Our founders knew when they wrote the Constitution that a just government cannot exist in a world where a few (the 1%) own almost everything. Under such circumstances any notion of political or social equality is illusory no matter what the language of the Constitution says because it has been misinterpreted by a court which has assumed powers it was never meant to have.
Our founders based our organic law on the premise that government “is advantageous to men [individuals] only when all have something and none too much.”
The candid citizen in the 21st century must ask: Has American government reached the point where it “serves only to keep the pauper in his poverty and the rich man in the position he has usurped.”
Because 99% of us cannot compete financially with the 1%, we must ask ourselves is there any way we can stand up to their financial power before the Supreme Court holds they are permitted to charge us for the air we breathe? And by this expense reduce the population of the planet to that number of people which most pleases the wealthy?
There are abundant examples throughout history where people have taken control of unjust societies and reformed them. But the process seems perpetual; much like a pendulum swinging back and forth. Thankfully, oppression often produces its own demise.
Tyranny of the kind which now chokes the world’s people has previously given birth to movements and strategies of conscience which move humanity away from the darkness.
Examples of cultural and societal changes which have been achieved at the expense of dominant and wealthy classes include the American Revolution; the peaceful liberation of the people in India in the nineteen forties; the American Civil Rights movement of the sixties; the collapse of the Soviet Union and end of apartheid in the nineteen nineties.
These victories against the privileged and dominant classes in favor of the more populous disadvantaged were not achieved in the courts. This observation is not made to suggest that legal advocacy before the courts is not a necessary component of any full spectrum advocacy designed to eliminate the injustices resulting from the vast economic disparities which exists between today’s peoples and nations. But it is meant to make clear we cannot expect the courts to do the heavy lifting in creating a better world because only the wealthy have any meaningful access to them.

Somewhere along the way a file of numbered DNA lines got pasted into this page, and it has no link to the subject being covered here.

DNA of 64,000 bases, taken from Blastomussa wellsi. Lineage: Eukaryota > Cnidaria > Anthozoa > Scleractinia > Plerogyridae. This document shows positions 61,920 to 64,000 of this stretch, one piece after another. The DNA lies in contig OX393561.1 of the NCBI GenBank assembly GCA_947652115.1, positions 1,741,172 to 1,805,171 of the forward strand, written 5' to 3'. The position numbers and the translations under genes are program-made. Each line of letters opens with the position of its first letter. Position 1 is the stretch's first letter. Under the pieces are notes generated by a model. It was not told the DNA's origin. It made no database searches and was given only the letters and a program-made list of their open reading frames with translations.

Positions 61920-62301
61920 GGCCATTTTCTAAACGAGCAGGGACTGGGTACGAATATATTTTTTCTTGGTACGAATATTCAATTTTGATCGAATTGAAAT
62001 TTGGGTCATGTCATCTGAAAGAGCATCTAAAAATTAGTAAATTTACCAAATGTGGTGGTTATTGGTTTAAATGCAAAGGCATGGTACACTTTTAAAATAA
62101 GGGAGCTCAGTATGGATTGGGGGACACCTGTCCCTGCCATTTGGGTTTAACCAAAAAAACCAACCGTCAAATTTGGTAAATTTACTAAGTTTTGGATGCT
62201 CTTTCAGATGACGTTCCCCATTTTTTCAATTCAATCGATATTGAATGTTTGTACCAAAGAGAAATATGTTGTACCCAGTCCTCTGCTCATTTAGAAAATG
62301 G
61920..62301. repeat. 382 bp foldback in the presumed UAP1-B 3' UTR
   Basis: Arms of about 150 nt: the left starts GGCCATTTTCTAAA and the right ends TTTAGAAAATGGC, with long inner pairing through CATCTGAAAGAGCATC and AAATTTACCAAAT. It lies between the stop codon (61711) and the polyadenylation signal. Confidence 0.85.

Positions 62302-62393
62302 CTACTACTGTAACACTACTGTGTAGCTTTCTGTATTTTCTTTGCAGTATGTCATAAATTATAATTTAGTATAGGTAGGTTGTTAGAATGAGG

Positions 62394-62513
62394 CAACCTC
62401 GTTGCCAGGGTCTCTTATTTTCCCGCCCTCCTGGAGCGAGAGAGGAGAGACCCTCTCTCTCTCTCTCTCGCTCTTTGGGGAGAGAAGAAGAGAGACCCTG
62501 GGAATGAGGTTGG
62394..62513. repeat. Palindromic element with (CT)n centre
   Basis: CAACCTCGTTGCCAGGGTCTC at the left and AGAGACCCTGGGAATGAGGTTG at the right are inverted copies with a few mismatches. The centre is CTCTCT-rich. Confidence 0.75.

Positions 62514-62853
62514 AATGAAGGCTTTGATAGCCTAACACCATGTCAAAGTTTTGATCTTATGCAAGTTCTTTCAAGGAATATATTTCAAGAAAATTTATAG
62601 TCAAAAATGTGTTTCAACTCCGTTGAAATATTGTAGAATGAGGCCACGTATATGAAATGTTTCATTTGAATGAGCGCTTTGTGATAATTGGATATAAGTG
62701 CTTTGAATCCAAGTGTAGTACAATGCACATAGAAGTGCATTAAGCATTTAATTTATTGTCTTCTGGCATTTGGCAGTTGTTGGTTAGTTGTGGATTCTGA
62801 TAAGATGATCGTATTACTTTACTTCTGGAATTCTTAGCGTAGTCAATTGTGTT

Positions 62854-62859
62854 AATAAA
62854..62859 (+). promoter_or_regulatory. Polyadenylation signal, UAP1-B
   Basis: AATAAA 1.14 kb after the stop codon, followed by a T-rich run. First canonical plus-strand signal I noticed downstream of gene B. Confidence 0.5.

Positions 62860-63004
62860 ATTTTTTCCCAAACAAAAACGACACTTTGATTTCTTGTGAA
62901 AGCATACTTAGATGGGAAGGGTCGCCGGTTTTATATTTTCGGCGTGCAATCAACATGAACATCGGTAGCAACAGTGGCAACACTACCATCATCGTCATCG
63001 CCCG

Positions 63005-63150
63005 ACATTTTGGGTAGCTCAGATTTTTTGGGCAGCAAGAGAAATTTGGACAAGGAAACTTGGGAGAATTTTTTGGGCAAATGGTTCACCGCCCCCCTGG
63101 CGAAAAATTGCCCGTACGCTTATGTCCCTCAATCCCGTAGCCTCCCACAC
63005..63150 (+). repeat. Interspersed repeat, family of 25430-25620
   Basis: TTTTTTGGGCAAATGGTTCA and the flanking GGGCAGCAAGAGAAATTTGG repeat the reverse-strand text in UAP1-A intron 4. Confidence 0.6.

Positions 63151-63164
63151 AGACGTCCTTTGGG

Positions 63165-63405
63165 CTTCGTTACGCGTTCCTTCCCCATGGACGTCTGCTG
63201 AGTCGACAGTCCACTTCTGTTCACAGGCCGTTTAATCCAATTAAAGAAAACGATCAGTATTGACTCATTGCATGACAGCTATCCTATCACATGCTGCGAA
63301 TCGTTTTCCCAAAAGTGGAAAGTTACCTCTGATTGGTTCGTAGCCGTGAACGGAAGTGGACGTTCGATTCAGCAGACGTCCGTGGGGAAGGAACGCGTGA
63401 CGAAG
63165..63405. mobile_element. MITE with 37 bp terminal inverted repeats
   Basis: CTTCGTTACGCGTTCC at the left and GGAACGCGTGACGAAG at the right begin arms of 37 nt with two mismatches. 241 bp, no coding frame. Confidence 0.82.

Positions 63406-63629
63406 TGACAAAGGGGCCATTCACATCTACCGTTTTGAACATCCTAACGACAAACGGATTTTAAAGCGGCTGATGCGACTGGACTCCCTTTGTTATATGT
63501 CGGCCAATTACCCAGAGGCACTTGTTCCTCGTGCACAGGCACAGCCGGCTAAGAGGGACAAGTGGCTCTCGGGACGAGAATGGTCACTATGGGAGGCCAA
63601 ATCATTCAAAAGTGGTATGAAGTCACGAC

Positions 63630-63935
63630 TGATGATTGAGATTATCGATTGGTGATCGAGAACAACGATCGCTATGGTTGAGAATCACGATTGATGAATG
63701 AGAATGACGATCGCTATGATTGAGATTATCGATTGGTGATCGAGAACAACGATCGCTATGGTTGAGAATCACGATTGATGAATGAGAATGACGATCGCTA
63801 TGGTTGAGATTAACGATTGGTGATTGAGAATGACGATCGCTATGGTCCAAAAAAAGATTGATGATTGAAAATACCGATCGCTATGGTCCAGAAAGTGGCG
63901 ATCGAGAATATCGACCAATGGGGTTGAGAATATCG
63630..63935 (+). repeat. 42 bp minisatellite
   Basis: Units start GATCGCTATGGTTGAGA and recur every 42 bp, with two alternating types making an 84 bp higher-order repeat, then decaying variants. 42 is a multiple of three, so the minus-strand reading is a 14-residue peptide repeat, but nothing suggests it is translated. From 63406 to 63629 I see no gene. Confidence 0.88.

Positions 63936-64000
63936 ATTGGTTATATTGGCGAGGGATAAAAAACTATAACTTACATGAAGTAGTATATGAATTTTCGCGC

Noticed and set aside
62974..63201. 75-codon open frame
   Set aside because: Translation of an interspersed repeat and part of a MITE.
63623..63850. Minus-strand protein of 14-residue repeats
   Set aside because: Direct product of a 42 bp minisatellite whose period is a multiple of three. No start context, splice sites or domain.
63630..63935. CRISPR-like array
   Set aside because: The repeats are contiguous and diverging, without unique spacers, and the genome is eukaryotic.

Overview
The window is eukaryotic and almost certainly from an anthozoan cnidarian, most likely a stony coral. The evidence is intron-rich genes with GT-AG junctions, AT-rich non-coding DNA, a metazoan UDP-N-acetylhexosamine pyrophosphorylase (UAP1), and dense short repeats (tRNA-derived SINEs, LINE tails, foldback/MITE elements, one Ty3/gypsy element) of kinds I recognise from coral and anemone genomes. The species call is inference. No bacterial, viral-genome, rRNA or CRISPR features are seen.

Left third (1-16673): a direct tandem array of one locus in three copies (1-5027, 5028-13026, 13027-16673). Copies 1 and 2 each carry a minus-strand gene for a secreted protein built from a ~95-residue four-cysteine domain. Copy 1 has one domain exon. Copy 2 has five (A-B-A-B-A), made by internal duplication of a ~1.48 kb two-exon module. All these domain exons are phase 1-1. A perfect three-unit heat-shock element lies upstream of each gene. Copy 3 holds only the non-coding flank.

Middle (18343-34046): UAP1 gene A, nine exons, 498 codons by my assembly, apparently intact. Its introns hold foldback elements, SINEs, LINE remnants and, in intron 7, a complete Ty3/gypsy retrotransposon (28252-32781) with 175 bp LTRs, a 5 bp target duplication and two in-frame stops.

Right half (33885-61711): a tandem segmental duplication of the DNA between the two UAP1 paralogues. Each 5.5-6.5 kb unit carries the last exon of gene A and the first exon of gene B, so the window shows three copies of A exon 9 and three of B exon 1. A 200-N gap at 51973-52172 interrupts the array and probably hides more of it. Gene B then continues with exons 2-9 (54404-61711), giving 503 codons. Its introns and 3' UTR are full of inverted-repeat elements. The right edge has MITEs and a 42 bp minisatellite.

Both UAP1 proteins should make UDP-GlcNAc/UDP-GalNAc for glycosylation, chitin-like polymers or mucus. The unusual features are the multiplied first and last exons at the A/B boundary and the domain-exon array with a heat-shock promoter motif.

We, as people, now need to engage full spectrum advocacy invoking the moral high ground and a call to conscience to curb the obscene disparities of “rights” given to the 1% and those which have been taken from the rest of us.
Much the same way money is used to grease the checks and balances of our system, we (the people) as the real sovereign need to be overseeing the separate branches and divisions of our government to make sure they work for us; not just those wealthy entities and persons which now seek to control and enslave us.
We must devise strategies of conscience that prompt vast numbers of us to act collectively in such ways as to disincentivize ongoing corporate and governmental abuse of the planet and its peoples. We must promote the wellbeing of humanity by exposing that evil which a majority of us are no longer willing to accept.
Full spectrum advocacy focuses on helping people by advocating in many mediums and in many forums what is really going on so we can decide collectively and spiritually whether change is required.
Such advocacy must be carefully thought out if we hope to take on the wealthy, who have been engaged in full spectrum advocacy against the best interests of the people for years.